July 25, 2016
Seeing the British comedy “Dough” at a recent Jewish Film Festival reminded me of the annoying gap between film critics and film audiences.
How often have I heard the average movie goer complain about “elite critics who just can’t enjoy good entertainment”? We prefer Woody Allen while they prefer Michael Bay. Sometimes critics seem to be in an unwinnable war not only with filmmakers to make better films, but with audiences to help their pallet become more sophisticated.
“Dough” is the perfect example. As I sat there watching what to me seemed a mediocre, predictable, and clichéd movie, the audience around me laughed, cheered, and really enjoyed it. Is it them or is it me?
Can I say something positive about this film? Do I want to? Do I want to tear it to pieces? Do I want to tell this mass of people who were genuinely enjoying themselves that they were wrong; that this movie was a piece of trash?
Of course not. I’m not a sadist.
And, to be fair, the movie was far from garbage. It just wasn’t particularly good. It didn’t seem to have anything unique to say; it wasn’t sophisticated. But, after all, it was just a comedy. It wasn’t intended to enlighten; just to make people laugh. And while the jokes didn’t come every minute, it did have a few good Jewish-themed zingers that made me laugh out loud.
“Dough” tells the unlikely story of a Jewish bakery that is losing business. Owner Nat Dayan (Jonathan Pryce) is tempted to sell until business suddenly picks up when his assistant Ayyash (Jerome Holder), who is a Muslim refugee from Darfur, accidently drops his stash of marijuana into the dough. Suddenly, everyone wants the bakery’s challah, though they don’t know why.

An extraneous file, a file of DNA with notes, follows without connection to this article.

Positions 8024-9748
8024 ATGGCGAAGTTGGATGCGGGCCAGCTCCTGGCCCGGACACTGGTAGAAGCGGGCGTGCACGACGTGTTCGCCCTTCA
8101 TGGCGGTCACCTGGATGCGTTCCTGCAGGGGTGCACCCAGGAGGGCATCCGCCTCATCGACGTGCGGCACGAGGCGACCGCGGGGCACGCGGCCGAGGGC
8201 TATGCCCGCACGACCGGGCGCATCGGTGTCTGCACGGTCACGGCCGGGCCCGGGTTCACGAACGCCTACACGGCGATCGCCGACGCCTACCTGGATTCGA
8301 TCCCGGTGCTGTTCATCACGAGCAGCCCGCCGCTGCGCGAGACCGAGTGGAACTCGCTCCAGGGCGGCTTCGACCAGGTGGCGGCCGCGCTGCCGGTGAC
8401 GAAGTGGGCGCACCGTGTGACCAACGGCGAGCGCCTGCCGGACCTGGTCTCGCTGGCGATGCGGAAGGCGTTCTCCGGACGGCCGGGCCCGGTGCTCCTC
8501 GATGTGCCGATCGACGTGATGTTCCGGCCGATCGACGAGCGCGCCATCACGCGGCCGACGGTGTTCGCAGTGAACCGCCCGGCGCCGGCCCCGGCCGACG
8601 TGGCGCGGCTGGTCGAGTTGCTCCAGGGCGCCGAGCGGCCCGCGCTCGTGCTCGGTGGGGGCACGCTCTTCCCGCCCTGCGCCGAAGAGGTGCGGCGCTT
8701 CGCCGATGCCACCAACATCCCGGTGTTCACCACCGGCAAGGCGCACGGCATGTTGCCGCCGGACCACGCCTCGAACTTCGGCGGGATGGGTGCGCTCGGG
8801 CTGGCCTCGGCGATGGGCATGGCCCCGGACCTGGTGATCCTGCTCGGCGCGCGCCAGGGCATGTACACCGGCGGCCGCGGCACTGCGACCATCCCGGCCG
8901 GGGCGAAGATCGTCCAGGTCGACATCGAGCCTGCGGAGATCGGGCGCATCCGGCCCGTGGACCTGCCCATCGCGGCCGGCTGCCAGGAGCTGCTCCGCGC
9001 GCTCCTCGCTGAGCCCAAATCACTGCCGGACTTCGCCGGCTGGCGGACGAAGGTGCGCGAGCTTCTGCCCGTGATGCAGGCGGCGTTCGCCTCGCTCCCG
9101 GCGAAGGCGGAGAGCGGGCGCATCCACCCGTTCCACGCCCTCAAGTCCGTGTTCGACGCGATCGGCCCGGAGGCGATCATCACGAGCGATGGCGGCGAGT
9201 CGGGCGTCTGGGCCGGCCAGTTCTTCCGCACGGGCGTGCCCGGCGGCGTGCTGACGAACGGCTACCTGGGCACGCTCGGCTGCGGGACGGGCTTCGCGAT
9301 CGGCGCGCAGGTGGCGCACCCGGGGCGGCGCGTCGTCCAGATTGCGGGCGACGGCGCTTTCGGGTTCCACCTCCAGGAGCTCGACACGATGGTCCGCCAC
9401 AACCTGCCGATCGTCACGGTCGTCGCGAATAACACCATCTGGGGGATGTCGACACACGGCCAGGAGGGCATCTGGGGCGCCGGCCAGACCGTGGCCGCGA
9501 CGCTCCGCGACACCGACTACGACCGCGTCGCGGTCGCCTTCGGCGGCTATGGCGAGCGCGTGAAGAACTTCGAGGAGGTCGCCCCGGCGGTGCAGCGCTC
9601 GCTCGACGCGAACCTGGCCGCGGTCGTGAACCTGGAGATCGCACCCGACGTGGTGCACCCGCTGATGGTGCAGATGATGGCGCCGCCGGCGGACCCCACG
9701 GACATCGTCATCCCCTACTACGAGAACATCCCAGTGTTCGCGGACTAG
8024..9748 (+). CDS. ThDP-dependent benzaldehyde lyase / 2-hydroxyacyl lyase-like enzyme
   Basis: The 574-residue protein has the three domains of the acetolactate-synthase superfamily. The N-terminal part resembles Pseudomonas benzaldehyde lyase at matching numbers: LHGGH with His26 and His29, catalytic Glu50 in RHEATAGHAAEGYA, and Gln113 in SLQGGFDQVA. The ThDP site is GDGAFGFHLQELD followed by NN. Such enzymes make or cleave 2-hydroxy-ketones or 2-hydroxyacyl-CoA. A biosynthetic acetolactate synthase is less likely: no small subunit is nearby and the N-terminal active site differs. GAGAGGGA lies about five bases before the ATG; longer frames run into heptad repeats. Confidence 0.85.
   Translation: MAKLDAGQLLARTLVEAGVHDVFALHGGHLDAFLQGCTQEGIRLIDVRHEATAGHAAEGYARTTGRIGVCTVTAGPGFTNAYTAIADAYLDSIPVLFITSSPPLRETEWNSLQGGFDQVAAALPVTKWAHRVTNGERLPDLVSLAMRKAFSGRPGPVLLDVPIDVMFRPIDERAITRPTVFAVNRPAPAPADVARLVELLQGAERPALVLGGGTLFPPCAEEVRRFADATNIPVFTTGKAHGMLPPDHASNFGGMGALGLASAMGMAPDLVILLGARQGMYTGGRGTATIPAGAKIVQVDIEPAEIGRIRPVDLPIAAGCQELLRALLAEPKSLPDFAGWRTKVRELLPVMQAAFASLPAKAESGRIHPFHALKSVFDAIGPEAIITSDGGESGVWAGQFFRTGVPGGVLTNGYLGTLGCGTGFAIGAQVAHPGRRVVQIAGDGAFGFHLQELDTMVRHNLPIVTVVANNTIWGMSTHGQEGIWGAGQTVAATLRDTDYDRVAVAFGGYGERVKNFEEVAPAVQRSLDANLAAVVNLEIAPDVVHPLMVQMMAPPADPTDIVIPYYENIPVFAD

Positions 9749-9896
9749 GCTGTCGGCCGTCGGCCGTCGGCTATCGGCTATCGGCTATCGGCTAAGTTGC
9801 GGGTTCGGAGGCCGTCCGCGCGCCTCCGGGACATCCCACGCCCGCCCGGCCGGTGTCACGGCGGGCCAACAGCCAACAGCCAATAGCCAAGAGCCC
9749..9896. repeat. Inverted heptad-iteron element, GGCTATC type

The rest of the plot is predictable: religious, generational, and racial divides will be bridged; the secret will come out; Nat and Ayyash will have a falling out; Nat and Ayyash will make up; the bakery will be saved by a zany sequence in which Nat and Ayyash have to dress up as janitors; the evil drug dealer and the evil real estate developer will be taken down; Nat and Ayyash will find happy endings; and most of the audience will leave feeling delighted but will have forgotten the movie 24 hours later.
Oops—spoiler warning. Sorry. Hope I didn’t give too much away.
Look, if you enjoyed the film, who am I to say there’s something wrong with just plain, feel-good, mediocre entertainment. I realize that not everything has to mean something—sometimes weed is just weed.
I just wish some films could be better. And audiences less forgiving. That’s the critic in me.
“Dough” will be available on DVD and Blu-ray on August 2.
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